Lest I be accused of mere nostalgia, let me begin today’s post by explaining how I see the relationship of our moment to what some are now calling “hippie modernism.” Sunfighter (“Million” being the only song on Sunfighter that I would recommend to others).
Following the logic informing the Walker Art Center’s exhibition of that name, I take “hippie modernism” to designate a countercultural formation of unsurpassed Utopianism that flowered unevenly in a wide range of national contexts in the 1960s and early 1970s. This formation was never just a reflection of its time; rather, it actively dreamt and desired a future that, by remaining unrealized, continues to make demands on us today. Postmodernism, meanwhile, is that which emerged in hippie modernism’s aftermath. A product of post-60s Prohibition (here in the Americas, the moment of the highly militarized War on Drugs), postmodernist culture coincides with active state suppression of hippie modernism’s technologies of consciousness. Of course, drug wars have never had much success in eradicating supplies of psychedelics, and so the ongoing era of Prohibition has long been haunted by revivals of hippie modernism’s ghosts. Nevertheless, when I look to hippie modernism today, I see a cultural formation the totality or full international breadth and extent of which has only just now become mappable by individuals, thanks to the art-historical archival efforts of reissue labels and museums. As a result, the time is right, I think, not just for a Marxist account of the history of psychedelia, but for the creation of an openly, unashamedly Gnostic-themed, psychedelia-inflected Marxism, one that presents the raising of consciousness as the relay switch between previously competing or previously antagonistic codes. But enough of that. In what follows, I will not think but do. Returning home after visiting my family, I arrive briefly at the impression, before self-correction, that neighborhoods in the places I’ve lived all look the same. With that, I prepare myself for admission before the court of my town’s public pool. And the self I prepare is a mischievous little child. A scheming little imp. Well, not really. I’m just a sun child. And it feels good, I declare, to lay out in the sun while high — if not for you, then at least for me. I associate all of this, in fact, with the photo on the cover of Kantner and Slick’s otherwise unmemorable — indeed, practically unlistenable —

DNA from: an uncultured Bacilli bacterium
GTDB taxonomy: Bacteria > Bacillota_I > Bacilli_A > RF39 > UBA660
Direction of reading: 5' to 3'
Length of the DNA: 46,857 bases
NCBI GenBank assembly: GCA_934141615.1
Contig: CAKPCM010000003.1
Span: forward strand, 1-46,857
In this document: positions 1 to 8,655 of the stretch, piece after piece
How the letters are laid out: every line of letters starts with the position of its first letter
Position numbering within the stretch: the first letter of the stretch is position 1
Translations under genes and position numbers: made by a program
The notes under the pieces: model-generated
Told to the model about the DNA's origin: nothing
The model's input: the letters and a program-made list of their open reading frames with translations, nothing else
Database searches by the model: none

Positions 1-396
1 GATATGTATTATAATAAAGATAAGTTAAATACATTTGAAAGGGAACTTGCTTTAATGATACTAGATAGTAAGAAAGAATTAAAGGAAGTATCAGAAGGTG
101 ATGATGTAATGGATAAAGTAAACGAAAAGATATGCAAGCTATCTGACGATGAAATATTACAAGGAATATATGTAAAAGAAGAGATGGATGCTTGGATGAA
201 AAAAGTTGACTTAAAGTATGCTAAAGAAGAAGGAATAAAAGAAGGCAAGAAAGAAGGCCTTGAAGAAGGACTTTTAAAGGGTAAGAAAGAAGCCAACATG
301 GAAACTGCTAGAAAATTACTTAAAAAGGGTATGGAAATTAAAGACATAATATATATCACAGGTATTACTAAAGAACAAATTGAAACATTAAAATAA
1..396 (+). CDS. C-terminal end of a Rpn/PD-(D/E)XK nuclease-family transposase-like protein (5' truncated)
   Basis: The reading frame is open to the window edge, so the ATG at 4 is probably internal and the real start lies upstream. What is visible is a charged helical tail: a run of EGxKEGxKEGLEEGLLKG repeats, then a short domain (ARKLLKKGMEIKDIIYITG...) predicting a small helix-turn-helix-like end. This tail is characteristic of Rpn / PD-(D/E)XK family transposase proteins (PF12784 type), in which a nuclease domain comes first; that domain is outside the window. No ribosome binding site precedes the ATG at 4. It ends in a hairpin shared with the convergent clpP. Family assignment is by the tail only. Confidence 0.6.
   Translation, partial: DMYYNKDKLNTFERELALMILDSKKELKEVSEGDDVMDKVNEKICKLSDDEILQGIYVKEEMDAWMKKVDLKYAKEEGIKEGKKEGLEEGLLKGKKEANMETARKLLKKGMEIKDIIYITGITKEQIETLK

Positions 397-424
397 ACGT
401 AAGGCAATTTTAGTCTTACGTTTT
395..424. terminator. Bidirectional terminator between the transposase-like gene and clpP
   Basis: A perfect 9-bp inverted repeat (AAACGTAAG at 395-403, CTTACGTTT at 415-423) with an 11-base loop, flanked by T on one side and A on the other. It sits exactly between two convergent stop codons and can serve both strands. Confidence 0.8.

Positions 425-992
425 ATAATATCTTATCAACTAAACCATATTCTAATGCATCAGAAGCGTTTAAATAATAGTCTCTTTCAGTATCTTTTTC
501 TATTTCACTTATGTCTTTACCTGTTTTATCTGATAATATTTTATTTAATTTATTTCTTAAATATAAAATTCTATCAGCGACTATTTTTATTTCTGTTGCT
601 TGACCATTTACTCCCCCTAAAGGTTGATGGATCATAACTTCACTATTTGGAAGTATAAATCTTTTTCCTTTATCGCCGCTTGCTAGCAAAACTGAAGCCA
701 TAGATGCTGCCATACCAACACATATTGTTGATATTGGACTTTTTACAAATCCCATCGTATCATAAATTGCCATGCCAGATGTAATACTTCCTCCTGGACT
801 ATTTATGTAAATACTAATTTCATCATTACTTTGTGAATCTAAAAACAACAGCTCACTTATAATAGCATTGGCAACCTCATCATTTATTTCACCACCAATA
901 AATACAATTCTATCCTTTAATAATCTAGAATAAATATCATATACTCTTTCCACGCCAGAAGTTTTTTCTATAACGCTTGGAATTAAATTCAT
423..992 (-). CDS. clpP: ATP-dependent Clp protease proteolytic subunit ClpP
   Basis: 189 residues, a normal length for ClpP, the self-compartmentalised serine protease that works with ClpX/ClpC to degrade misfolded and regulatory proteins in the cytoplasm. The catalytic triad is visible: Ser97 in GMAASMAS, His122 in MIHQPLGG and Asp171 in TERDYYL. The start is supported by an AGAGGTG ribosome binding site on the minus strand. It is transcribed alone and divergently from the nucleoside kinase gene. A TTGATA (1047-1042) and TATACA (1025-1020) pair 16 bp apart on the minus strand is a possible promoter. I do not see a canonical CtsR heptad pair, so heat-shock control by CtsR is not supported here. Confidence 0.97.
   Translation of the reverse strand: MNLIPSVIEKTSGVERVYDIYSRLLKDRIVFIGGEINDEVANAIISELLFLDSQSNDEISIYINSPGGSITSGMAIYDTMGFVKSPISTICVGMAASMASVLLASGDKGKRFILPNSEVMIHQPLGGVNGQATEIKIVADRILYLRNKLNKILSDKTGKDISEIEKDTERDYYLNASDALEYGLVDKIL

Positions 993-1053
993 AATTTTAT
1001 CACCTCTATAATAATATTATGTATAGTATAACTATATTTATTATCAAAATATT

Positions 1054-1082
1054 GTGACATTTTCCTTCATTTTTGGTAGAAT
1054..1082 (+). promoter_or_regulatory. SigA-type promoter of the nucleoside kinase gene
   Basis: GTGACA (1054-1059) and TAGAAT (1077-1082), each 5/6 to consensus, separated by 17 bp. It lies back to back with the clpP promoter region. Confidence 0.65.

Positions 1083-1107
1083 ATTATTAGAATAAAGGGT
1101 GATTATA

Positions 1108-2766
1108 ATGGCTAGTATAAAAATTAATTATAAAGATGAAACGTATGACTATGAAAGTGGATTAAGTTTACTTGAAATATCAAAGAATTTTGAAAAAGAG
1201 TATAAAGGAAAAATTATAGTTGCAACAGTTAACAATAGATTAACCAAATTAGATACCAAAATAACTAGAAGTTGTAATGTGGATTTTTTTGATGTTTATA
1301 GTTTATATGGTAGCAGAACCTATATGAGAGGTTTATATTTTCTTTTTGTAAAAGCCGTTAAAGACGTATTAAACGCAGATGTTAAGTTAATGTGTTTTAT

but a justice on behalf of pleasure. The world must be made pleasureful and fully present for all those who want it so. To the haters, I reply with the immortal words of Edward FitzGerald and Omar Khayyam: “Come, fill the Cup, and in the fire of Spring / Your Winter-garment of Repentance fling: / The Bird of Time has but a little way / To flutter — and the Bird is on the Wing. […] Some for the Glories of This World; and some / Sigh for the Prophet’s Paradise to come; / Ah, take the Cash, and let the Promise go, / Nor heed the music of a distant Drum!” And one more for good measure, to drive the point home: “Waste not your Hour, nor in the vain pursuit / Of This and That endeavor and dispute; / Better be merry with the fruitful Grape / Than sadden after none, or bitter, Fruit.”
There were many pictures of me worshipped like that as a baby. I ate strident dreams of that sort for breakfast. The Guitar Army peered at me with its harmonicas at the ready. Hence my love of sun and pool. Watch me swim now: a swamp thing, a rangy plant-like consciousness, floating at the water’s surface. Hold fast to this image, for in it lies the key. The sunlit sky, the cool body of water, and the public at play: these three shall form the pillars of my religion’s temple. My Hippie-Communist Temple of Joy. It is THIS for which we strive. Justice has been and so will continue to be our rallying cry —